It's no joke as Italians look to ex-comedian

A nun casts her vote in Rome yesterday in one of the most closely watched elections in years. photograph: yara nardi/ reuters

A nun casts her vote in Rome yesterday in one of the most closely watched elections in years. photograph: yara nardi/ reuters


At the polling station in Trevignano yesterday I bumped into “Giulia”, a married mother of one. Her family has long been on the left, with her parents having been card-carrying members of the old Partito Comunista Italiano (PCI).

Over the years I have often run into Giulia at centre-left (PD) rallies and meetings. She is one of those activists who puts up the posters, sets up the chairs and tables and acts out the role of MC, microphone in hand, at party gatherings.

This time, however, she is not voting centre-left.

Like millions of angry, disillusioned and sometimes desperate Italians, yesterday she voted for the protest Five Star Movement of former comedian Beppe Grillo.

With definite results in the Italian general election, especially with regard to the senate, not due until tomorrow morning at least, we can at this stage make only one prediction with some certainty.

These two-day elections, in which voting ends this afternoon at 3pm, are sure to be distinguished by a remarkable protest vote in favour of the Five Star Movement.

By this evening it is quite possible that the Grillo movement will have claimed a 20 per cent-plus following which would make it the second biggest party in the land, behind the Democratic Party (PD), which is expected to return 30 per cent.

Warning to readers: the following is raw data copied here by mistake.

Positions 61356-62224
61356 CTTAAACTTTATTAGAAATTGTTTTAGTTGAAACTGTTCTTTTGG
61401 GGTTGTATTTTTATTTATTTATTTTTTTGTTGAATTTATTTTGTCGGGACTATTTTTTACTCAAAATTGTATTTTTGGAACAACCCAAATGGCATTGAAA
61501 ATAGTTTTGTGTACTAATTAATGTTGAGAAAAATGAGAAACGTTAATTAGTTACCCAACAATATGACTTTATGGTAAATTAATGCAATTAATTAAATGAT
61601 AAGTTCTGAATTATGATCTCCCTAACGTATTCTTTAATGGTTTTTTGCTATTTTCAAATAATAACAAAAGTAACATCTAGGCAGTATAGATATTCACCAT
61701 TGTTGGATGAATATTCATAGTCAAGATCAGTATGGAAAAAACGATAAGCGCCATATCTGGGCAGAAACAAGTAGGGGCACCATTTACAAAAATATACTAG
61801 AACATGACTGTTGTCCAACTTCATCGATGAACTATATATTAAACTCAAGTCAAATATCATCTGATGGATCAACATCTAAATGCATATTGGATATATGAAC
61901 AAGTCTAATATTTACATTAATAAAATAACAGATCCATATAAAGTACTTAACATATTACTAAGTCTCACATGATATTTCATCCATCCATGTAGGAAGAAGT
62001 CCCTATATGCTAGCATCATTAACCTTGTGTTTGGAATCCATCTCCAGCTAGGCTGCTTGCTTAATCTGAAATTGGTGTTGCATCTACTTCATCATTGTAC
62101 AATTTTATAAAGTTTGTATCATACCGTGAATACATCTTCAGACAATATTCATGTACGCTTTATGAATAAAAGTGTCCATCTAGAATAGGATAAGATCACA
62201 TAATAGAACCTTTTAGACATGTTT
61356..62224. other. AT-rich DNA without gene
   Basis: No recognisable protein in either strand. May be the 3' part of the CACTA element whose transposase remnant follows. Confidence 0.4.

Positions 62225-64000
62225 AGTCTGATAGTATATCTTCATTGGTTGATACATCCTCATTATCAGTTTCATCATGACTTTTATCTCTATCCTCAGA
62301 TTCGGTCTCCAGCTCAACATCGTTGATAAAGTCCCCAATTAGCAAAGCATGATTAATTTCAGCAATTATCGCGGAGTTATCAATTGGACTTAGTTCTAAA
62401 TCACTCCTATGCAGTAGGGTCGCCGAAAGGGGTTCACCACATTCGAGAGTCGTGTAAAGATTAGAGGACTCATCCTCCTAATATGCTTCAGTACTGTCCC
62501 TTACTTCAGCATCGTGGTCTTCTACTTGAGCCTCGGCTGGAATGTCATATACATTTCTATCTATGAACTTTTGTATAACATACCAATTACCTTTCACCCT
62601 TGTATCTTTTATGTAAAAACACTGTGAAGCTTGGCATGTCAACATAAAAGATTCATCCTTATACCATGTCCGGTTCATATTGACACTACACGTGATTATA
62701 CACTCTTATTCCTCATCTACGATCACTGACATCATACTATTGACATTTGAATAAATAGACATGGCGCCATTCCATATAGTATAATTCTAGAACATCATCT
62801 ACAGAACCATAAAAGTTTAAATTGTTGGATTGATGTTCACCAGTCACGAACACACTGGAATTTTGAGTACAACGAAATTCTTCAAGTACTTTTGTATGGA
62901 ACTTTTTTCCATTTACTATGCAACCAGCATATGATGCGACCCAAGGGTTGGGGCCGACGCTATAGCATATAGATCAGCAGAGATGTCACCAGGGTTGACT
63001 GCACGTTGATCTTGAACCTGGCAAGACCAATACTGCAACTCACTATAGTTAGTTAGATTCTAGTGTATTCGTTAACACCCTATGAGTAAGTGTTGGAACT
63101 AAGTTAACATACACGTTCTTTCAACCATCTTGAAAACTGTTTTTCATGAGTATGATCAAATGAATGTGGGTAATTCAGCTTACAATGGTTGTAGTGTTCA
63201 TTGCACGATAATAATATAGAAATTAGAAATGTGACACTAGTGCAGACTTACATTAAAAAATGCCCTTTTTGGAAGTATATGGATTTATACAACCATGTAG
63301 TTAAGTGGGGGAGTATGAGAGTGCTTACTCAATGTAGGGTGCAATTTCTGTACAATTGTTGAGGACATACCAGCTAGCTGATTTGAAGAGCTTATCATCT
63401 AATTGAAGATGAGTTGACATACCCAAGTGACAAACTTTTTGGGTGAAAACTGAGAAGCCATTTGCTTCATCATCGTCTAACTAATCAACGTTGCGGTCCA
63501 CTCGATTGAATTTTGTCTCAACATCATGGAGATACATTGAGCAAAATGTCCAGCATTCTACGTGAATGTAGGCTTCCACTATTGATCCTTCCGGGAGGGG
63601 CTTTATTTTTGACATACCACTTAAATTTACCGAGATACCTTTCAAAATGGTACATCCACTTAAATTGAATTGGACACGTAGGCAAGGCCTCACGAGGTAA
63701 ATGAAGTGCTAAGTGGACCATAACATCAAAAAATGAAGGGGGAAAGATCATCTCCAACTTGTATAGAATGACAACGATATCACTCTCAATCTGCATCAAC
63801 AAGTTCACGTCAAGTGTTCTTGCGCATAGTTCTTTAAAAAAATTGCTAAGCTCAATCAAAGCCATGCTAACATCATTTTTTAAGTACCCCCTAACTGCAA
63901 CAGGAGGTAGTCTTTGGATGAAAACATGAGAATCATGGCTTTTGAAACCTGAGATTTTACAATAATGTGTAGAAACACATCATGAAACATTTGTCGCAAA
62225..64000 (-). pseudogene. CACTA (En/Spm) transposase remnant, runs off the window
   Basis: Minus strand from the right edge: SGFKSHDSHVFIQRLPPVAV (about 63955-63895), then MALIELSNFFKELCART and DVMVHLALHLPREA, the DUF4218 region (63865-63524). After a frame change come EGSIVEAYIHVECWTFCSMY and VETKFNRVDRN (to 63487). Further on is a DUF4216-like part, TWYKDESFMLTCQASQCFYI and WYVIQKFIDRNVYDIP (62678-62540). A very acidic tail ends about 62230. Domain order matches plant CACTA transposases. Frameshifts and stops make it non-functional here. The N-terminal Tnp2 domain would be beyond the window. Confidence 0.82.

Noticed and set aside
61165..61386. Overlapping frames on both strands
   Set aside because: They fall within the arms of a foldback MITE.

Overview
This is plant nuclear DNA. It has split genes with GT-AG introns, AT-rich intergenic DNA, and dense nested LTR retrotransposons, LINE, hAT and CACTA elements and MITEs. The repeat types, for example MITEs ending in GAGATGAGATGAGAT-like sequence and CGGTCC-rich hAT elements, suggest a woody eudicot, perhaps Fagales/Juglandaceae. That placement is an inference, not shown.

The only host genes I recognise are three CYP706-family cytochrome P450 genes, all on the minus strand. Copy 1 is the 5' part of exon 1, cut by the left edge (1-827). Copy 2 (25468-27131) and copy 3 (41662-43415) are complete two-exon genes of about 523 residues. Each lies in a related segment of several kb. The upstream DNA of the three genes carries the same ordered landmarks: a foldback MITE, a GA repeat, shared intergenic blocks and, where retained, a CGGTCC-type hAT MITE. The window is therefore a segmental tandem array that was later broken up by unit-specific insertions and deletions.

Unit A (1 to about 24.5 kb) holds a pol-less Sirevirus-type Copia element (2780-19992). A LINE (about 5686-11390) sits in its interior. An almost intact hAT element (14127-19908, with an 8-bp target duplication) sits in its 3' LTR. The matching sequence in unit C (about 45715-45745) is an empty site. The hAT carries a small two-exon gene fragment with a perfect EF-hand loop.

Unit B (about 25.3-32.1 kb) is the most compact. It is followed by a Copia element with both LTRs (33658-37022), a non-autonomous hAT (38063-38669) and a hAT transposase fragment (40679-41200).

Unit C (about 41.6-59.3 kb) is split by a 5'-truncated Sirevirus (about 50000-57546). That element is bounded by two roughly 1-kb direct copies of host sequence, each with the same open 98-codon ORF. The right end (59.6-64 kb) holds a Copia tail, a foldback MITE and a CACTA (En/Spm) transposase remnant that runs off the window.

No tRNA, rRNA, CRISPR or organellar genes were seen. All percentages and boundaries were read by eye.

A huge, perhaps 800,000- strong, rally on Friday night in Piazza San Giovanni, for long the historic stomping ground of the old PCI and the current centre-left, served as one last reminder of the momentum achieved by the Beppe Grillo movement.

Man of destiny

Perhaps no formation will lose out to comedian Grillo as much as the one-time man of destiny himself, media tycoon Silvio Berlusconi (76), whose lower house vote may shrink from the 37.3 per cent of 2008 to below 20 per cent this time.

Never one to go down without a fight, Berlusconi broke the weekend electoral curfew by turning up on Saturday at the Milanello training ground of his Serie A football team AC Milan.

Ostensibly he was was there to preview last night’s derby encounter with city rivals Inter Milan.

Being Berlusconi, however, he did not restrict himself to purely football considerations, telling a Greek TV crew: “Here in Italy the magistrates are a Mafia, and a more dangerous one than the Sicilian Mafia, and I say that knowing that I am saying a very serious thing . . .

“Magistrates have put it about in Europe that people are laughing at me here, and in Italy they have attacked me with this ‘Bunga Bunga’ thing, which is a work of mystification and slander based on nothing . . . ”

Property tax

As I walked around a half-empty Rome yesterday morning, there were PDL posters everywhere reflecting his last desperate attempt to win votes. “Vote Berlusconi, Get Your Property Tax Back.”

For much of this campaign the promise to refund a highly unpopular property tax, IMU, introduced by his successor Prof Mario Monti, has been Berlusconi’s most potent electoral sales weapon.

When it emerged late last week that there might be problems covering the €4 billion hole left by the abolition of the tax, he cheerfully promised to pay the refund out of his own pocket.

The same aforementioned Monti also seems set for disappointment and may do well to get past the 10 per cent mark.

However, given the nature of Italy’s electoral law, PD leader Pierluigi Bersani may have to come looking to Monti for the support of that 10 per cent, especially in the senate, if he is to form a stable majority.

The rocky road lies ahead.